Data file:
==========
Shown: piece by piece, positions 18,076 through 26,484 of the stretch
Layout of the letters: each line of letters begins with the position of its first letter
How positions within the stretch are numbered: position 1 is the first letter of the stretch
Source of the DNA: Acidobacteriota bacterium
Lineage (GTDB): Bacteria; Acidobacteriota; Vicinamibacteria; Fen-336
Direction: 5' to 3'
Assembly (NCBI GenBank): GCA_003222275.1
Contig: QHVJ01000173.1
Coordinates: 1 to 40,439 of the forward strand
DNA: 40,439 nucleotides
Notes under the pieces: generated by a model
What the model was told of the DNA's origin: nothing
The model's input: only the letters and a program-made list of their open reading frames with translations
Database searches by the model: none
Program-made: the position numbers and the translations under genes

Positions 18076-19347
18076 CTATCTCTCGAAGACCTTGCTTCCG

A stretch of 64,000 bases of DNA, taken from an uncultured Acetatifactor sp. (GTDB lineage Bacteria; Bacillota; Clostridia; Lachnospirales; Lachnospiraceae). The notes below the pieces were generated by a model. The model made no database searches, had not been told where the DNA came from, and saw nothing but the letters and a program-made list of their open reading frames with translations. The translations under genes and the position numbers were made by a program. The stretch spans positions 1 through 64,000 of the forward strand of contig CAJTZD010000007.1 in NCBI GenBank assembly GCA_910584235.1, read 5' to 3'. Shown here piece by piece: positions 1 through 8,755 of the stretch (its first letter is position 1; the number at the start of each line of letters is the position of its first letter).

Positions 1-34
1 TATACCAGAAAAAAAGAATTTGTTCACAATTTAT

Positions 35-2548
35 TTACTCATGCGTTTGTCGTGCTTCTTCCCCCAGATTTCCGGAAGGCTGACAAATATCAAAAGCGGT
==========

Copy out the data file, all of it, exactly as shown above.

Shown: piece by piece, positions 18,076 through 26,484 of the stretch
Layout of the letters: each line of letters begins with the position of its first letter
How positions within the stretch are numbered: position 1 is the first letter of the stretch
Source of the DNA: Acidobacteriota bacterium
Lineage (GTDB): Bacteria; Acidobacteriota; Vicinamibacteria; Fen-336
Direction: 5' to 3'
Assembly (NCBI GenBank): GCA_003222275.1
Contig: QHVJ01000173.1
Coordinates: 1 to 40,439 of the forward strand
DNA: 40,439 nucleotides
Notes under the pieces: generated by a model
What the model was told of the DNA's origin: nothing
The model's input: only the letters and a program-made list of their open reading frames with translations
Database searches by the model: none
Program-made: the position numbers and the translations under genes

Positions 18076-19347
18076 CTATCTCTCGAAGACCTTGCTTCCG

A stretch of 64,000 bases of DNA, taken from an uncultured Acetatifactor sp. (GTDB lineage Bacteria; Bacillota; Clostridia; Lachnospirales; Lachnospiraceae). The notes below the pieces were generated by a model. The model made no database searches, had not been told where the DNA came from, and saw nothing but the letters and a program-made list of their open reading frames with translations. The translations under genes and the position numbers were made by a program. The stretch spans positions 1 through 64,000 of the forward strand of contig CAJTZD010000007.1 in NCBI GenBank assembly GCA_910584235.1, read 5' to 3'. Shown here piece by piece: positions 1 through 8,755 of the stretch (its first letter is position 1; the number at the start of each line of letters is the position of its first letter).

Positions 1-34
1 TATACCAGAAAAAAAGAATTTGTTCACAATTTAT

Positions 35-2548
35 TTACTCATGCGTTTGTCGTGCTTCTTCCCCCAGATTTCCGGAAGGCTGACAAATATCAAAAGCGGT